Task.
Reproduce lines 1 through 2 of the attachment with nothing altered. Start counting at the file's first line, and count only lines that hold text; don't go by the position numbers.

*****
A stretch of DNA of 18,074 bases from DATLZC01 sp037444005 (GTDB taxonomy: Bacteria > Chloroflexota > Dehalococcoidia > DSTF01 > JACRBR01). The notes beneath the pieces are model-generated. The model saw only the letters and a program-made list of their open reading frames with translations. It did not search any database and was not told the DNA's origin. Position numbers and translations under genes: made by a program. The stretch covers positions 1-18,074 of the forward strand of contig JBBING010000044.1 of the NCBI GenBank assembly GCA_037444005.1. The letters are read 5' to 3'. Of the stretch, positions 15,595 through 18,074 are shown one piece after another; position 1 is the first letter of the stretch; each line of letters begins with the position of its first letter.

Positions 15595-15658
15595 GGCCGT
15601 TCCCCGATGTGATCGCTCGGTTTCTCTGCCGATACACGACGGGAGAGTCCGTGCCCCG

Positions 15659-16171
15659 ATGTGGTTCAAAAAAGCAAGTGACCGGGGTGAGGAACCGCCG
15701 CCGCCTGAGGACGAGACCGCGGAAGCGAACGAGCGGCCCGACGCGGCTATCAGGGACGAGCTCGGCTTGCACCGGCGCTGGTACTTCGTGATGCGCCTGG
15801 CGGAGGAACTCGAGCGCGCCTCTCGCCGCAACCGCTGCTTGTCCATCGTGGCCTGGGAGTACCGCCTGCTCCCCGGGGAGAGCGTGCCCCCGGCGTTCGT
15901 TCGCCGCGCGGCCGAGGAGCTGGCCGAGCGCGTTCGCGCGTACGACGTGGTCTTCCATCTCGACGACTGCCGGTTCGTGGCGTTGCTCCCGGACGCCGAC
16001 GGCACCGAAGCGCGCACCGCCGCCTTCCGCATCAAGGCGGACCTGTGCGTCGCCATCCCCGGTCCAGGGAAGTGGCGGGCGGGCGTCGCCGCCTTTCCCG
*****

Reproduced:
A stretch of DNA of 18,074 bases from DATLZC01 sp037444005 (GTDB taxonomy: Bacteria > Chloroflexota > Dehalococcoidia > DSTF01 > JACRBR01). The notes beneath the pieces are model-generated. The model saw only the letters and a program-made list of their open reading frames with translations. It did not search any database and was not told the DNA's origin. Position numbers and translations under genes: made by a program. The stretch covers positions 1-18,074 of the forward strand of contig JBBING010000044.1 of the NCBI GenBank assembly GCA_037444005.1. The letters are read 5' to 3'. Of the stretch, positions 15,595 through 18,074 are shown one piece after another; position 1 is the first letter of the stretch; each line of letters begins with the position of its first letter.

Positions 15595-15658